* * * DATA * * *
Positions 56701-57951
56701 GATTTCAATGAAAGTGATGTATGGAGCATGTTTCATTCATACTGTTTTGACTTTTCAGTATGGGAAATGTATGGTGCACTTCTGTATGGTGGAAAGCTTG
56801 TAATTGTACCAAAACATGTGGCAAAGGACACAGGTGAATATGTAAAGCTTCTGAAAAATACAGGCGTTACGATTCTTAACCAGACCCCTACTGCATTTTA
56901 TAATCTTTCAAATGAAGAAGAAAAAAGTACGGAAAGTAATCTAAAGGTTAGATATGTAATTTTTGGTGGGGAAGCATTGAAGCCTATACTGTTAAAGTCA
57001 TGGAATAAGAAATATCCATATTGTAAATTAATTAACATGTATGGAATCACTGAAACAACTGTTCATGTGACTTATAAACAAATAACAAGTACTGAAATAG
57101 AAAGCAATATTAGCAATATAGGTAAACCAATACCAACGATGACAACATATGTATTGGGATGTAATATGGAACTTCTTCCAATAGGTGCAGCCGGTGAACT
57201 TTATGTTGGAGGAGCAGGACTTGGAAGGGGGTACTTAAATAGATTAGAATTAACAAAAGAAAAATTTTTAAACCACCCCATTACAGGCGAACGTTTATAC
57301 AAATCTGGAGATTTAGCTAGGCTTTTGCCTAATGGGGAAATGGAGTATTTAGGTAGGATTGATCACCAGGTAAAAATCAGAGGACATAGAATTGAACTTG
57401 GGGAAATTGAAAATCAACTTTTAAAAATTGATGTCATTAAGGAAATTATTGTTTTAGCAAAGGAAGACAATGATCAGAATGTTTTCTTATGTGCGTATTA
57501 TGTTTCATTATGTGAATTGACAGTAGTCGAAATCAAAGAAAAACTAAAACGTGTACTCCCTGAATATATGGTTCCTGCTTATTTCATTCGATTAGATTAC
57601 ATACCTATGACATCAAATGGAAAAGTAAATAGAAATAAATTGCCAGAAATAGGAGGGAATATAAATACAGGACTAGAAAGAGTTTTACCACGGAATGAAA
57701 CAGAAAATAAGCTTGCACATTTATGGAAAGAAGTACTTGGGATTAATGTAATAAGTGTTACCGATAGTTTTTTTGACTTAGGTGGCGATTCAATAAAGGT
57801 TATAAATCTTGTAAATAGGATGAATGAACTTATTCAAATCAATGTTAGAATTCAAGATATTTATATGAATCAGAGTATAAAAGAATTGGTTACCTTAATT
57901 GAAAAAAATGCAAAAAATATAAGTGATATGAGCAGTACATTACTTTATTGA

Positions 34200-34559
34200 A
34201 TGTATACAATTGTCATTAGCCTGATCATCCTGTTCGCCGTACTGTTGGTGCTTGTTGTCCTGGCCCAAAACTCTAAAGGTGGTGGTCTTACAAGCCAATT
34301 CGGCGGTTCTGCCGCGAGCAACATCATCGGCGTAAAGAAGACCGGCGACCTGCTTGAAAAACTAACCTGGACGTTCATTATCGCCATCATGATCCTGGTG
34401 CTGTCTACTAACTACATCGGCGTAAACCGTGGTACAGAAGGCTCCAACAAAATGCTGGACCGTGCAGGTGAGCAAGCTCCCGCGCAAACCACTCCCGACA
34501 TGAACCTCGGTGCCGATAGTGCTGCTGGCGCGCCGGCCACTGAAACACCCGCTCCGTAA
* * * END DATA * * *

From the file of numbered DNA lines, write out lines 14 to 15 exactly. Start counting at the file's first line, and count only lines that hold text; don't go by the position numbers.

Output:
57901 GAAAAAAATGCAAAAAATATAAGTGATATGAGCAGTACATTACTTTATTGA

Positions 34200-34559